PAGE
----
Holding the District administration feet to the fire to get an answer on why the in-house lawyer can’t fulfill the responsibility that was outsourced to Byrant and Brown regarding school bond contracts doesn’t mean that the District should not make sure that double billing is not taking place in other places.

    But, I give three cheers to the job Noel Gallo has repeatedly been insisting it makes no sense to outsource lawyer examination of contracts when there is an in-house person to do that job.

    I think Noel Gall is wrong on Measure N but right on this issue.

    Jim Mordecai

  • Katy Murphy

    Jim: I believe multiple issues are being examined by the general counsel, and that they include both things you mentioned: 1) whether the firm over-billed the district for its services, by how much, and how that happened; and 2) why the district paid these high rates for two contractors to do the facilities work, rather than having someone do it in-house — presumably, for less money.

    Both questions relate to the district’s bottom line, as well as its financial management, and I was referring to both in this blog post (or trying to, anyway).

    That being said, I don’t know the extent of the district’s investigation, or what the specific findings have been. I’ll keep you posted.

  • Oleyimen

    As Jim says the whole thing sounds
    questionable. Why is “the Oakland school district’s lead attorney is investigating allegations” happening? That makes this whole thing sound even more like office politics than a real investigation. Any party that is at question in an investigation should not be part of the team that investigates. In this case any of the districts employee counsel is a culpable party. Is this just friendly competition turned wrong, or is it genuine concern and not just the typical “covering your own”?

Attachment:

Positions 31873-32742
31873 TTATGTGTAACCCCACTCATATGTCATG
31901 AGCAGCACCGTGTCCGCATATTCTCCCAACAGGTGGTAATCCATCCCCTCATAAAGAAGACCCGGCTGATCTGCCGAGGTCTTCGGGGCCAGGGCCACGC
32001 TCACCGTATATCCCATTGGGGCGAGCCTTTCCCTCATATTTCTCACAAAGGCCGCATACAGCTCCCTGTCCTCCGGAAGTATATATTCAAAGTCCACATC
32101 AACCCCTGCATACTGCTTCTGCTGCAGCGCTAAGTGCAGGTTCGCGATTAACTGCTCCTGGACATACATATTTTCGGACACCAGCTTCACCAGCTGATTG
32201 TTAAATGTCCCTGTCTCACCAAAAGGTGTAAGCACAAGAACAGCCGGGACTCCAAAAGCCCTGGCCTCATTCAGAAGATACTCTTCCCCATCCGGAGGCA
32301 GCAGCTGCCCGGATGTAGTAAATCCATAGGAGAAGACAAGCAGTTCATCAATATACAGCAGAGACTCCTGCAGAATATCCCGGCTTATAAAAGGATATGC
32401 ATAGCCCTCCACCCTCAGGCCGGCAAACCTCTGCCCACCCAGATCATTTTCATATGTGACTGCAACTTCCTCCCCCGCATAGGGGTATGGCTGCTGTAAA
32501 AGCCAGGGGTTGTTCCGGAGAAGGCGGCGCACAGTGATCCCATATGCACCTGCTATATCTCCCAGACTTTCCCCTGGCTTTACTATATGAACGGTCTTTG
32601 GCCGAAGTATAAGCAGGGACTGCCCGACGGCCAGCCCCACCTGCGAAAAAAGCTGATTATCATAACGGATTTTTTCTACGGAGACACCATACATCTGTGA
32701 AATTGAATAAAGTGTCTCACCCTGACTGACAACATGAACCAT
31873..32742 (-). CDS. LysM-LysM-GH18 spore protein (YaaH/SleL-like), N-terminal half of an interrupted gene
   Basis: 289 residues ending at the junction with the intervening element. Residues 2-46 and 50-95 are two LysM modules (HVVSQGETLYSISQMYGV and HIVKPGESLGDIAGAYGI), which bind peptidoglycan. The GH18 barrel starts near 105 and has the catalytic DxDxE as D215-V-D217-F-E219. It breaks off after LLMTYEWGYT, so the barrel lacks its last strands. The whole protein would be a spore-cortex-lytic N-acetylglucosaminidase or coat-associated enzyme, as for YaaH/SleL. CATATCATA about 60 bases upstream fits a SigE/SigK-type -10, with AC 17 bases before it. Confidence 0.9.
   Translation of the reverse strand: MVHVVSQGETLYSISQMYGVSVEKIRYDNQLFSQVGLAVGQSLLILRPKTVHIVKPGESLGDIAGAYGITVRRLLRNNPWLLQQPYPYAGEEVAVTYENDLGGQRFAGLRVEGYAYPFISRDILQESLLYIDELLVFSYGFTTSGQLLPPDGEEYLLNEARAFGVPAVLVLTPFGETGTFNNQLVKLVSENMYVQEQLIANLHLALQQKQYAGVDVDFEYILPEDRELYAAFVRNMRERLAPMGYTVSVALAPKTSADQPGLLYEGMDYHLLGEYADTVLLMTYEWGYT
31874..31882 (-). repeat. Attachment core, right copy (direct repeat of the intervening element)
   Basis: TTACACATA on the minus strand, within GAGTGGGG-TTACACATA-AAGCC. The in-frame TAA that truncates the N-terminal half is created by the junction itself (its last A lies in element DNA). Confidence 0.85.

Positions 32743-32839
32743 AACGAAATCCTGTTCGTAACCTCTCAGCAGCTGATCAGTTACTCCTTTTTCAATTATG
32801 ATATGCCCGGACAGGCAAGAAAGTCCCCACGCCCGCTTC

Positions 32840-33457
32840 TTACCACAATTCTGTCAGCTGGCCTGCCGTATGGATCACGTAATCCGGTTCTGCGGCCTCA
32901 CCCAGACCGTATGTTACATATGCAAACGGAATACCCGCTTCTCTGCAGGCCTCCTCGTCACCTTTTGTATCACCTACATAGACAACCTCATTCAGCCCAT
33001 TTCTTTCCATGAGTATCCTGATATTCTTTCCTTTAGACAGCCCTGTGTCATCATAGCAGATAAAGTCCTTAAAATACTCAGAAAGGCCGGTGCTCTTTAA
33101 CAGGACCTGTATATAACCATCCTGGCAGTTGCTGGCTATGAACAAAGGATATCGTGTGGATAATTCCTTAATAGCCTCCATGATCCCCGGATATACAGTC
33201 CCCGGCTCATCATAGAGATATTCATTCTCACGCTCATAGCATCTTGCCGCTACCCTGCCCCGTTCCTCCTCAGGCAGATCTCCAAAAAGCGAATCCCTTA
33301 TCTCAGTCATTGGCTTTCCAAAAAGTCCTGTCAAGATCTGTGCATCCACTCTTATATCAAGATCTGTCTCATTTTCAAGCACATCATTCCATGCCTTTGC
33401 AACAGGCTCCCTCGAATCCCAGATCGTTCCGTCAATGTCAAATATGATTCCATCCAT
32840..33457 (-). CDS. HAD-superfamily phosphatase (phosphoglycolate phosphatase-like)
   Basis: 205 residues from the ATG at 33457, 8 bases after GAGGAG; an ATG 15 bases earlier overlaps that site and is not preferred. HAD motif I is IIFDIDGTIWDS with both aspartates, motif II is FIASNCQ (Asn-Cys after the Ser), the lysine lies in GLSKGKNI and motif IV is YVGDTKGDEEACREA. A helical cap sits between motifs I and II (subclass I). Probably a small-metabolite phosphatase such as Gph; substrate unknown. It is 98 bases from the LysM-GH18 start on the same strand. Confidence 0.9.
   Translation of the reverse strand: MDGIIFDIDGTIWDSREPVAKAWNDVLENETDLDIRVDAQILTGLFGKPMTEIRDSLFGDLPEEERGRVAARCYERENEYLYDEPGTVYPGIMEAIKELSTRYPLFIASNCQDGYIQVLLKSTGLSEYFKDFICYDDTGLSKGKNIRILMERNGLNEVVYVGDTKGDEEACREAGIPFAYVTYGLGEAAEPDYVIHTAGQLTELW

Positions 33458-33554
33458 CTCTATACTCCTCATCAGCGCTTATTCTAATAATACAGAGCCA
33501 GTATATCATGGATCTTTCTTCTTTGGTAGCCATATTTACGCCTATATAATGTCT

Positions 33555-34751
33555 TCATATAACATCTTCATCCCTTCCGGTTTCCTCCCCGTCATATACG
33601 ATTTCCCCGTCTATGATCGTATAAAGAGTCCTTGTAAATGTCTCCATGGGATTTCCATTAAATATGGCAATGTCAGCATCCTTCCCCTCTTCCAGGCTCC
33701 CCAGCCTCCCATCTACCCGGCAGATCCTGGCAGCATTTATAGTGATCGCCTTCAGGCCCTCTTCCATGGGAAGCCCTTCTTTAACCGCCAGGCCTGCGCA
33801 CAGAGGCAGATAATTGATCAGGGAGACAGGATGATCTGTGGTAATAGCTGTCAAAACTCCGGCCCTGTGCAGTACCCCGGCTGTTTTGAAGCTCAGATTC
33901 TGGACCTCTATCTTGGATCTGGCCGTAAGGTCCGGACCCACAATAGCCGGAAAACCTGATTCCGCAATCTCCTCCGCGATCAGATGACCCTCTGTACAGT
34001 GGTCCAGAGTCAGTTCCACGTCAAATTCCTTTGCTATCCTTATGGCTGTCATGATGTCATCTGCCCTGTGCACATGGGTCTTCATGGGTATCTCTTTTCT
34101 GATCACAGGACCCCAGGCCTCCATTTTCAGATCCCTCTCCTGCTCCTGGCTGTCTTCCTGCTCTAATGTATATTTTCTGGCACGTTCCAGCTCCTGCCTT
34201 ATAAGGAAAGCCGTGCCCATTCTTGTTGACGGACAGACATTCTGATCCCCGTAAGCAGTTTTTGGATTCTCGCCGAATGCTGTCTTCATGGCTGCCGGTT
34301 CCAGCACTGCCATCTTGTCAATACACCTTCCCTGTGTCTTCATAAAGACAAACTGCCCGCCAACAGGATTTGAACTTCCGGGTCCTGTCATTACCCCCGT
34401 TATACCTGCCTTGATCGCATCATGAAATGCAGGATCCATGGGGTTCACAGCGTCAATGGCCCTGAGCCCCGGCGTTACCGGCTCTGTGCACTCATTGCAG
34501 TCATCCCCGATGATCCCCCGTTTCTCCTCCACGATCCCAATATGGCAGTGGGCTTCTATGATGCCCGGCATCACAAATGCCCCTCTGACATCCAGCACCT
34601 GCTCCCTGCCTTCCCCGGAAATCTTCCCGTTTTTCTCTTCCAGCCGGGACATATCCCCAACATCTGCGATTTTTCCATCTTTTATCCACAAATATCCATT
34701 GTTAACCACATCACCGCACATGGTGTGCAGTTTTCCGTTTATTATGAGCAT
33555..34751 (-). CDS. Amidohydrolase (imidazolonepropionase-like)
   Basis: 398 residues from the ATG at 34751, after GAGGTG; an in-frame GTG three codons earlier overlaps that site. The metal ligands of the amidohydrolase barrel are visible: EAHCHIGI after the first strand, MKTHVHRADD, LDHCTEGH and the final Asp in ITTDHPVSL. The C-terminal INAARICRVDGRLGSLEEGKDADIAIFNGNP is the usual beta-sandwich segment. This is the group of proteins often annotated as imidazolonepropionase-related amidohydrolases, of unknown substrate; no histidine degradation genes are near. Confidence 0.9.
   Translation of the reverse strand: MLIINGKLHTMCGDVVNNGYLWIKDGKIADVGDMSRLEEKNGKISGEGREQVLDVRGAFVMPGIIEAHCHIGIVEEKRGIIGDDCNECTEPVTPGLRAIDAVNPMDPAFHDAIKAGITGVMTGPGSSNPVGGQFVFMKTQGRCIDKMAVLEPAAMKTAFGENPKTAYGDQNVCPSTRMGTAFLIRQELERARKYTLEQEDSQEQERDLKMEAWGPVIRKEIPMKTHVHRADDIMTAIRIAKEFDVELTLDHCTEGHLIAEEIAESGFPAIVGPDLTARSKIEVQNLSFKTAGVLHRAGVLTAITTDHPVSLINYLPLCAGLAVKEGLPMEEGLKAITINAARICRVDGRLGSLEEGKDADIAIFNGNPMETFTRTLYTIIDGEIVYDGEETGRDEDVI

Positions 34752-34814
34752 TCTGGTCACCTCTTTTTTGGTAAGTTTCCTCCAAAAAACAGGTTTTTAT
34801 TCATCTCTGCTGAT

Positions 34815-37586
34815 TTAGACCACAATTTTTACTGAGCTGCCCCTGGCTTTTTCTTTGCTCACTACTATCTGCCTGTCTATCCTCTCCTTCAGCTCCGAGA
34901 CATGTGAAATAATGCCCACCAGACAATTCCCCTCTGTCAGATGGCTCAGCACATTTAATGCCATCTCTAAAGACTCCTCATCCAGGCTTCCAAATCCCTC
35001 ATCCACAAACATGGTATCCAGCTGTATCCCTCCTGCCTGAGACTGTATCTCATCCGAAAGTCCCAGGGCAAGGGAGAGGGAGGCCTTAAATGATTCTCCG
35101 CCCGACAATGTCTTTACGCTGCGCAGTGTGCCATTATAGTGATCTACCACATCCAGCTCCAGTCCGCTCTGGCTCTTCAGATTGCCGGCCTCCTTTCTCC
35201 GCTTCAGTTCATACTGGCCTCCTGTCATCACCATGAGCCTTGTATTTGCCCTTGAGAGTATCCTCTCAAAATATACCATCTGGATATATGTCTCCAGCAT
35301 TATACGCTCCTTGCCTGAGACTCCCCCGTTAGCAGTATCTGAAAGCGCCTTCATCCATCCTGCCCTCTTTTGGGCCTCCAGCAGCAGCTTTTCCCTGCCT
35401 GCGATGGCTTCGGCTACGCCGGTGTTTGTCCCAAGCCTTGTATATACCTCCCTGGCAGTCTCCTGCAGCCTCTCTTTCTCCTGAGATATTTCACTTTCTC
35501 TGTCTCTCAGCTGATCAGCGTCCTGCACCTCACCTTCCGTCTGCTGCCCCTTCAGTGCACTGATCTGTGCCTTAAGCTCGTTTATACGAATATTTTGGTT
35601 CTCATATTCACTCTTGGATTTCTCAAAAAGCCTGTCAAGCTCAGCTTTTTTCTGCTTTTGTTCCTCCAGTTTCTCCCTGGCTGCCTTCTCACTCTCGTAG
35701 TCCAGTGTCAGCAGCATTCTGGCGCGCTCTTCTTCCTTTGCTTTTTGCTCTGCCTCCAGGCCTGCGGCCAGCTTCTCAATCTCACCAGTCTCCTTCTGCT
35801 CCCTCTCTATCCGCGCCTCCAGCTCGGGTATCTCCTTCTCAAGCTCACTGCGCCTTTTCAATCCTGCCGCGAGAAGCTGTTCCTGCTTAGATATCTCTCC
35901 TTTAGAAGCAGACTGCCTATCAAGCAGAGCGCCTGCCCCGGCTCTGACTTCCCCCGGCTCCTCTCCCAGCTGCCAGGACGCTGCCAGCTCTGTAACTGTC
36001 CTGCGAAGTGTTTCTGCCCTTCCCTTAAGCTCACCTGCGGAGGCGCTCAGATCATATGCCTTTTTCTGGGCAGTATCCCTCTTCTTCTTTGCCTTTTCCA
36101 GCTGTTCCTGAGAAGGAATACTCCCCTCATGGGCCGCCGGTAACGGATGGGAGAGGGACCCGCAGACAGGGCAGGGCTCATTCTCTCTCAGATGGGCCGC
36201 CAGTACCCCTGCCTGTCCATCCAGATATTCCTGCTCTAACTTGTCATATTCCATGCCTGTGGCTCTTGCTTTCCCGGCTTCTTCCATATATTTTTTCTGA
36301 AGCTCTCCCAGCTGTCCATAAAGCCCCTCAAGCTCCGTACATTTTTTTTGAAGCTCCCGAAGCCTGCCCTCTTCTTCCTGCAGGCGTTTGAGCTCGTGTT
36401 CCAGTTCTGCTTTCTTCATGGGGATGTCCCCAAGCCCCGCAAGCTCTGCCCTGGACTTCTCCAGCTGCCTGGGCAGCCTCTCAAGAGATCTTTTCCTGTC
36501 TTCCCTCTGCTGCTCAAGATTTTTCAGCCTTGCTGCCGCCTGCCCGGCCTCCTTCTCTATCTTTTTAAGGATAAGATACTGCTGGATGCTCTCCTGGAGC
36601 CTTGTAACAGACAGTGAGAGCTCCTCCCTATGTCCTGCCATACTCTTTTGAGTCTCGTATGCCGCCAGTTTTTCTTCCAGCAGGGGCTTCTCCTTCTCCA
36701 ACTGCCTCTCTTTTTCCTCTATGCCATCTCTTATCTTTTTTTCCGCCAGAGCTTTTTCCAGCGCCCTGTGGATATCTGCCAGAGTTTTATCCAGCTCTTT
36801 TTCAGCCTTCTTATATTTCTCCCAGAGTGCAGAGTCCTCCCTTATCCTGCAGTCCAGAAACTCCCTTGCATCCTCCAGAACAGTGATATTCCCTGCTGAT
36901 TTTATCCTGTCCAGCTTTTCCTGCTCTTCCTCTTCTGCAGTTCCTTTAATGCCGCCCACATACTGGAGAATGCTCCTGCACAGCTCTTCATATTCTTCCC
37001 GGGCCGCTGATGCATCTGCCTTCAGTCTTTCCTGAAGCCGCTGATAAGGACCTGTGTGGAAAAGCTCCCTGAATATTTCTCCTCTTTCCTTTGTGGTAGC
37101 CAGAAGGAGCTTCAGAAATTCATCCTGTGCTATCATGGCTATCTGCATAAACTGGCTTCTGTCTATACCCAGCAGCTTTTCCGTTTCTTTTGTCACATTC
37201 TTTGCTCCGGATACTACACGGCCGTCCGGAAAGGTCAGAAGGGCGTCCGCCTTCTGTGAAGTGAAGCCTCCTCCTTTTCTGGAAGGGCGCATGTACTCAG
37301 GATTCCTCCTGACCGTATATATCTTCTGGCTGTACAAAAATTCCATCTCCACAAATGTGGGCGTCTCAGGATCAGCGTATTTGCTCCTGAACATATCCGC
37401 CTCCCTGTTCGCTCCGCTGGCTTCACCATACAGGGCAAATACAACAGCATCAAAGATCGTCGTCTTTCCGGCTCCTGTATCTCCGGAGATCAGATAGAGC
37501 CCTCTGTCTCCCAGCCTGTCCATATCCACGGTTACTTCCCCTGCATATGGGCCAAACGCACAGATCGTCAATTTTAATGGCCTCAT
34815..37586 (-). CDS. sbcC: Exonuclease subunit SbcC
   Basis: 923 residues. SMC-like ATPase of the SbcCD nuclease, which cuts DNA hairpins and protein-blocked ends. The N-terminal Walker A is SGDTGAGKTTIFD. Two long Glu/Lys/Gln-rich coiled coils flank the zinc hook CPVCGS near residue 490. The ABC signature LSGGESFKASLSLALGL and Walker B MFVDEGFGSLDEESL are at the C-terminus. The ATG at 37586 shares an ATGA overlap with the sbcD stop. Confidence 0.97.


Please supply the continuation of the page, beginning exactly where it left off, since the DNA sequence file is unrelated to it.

Bravo! Jim on Measure N. I have spent ample time looking into the bottom line of these schools. The young people I have met and counseled from several charter schools have been done a disservice! They are not at all run as an institution of knowledge but more kin to a day care. Yes there are good charter schools in Oakland. But, the majority of the ones I have seen are ran more as a for profit than a place for less fortunate kids to get the help they so badly need to make it in this world. Someone please do the numbers. Compare them to others. Something is wrong with Oakland charter schools. Look at the ACT, SAT scores. Sadly their aren’t very many to look at. Yes. It is that bad. These children are going nowhere fast.

  • Matt R.

    I am more infuriated by Alice Spearman’s comments in your article, Katy, that tried to make the probe out to be a racial issue. Give me a break! It’s this type of thinking that mires Oakland in disfunction at all levels of governement. Alice, stop blaming others and take some personal responsibility for inappropriate behavior or get out of the service sector. You don’t help anyone with positions like that. I strongly doubt that ANYONE makes race an issue when it comes to overspending and fiscal mismanagement. It’s a money thing, nothing else.

    Matt R.

  • Tootsie

    Matt R. – The grapevine indicates that Spearman will be the next board president. This is just an indication of the circus OUSD will become if that happens.